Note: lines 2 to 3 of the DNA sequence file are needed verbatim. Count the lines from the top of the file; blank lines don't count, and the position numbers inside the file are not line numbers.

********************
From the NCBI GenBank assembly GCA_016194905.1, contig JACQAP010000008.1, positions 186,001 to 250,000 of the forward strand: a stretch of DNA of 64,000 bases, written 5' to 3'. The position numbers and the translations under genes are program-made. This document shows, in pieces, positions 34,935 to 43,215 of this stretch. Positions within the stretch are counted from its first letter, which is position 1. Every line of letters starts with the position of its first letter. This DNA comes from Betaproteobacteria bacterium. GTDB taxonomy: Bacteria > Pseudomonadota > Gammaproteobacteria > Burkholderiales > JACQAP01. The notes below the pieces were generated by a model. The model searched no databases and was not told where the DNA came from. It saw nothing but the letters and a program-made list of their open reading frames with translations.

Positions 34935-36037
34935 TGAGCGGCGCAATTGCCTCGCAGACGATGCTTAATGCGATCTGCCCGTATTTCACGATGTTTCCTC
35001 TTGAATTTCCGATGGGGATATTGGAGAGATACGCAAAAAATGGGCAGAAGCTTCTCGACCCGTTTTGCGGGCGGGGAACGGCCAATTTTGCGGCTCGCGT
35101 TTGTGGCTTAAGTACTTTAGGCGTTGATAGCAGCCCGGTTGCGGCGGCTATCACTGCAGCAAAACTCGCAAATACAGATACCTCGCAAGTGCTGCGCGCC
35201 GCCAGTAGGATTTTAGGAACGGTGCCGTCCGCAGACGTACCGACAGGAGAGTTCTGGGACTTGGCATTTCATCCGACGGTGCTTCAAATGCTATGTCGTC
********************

Positions 34935-36037
34935 TGAGCGGCGCAATTGCCTCGCAGACGATGCTTAATGCGATCTGCCCGTATTTCACGATGTTTCCTC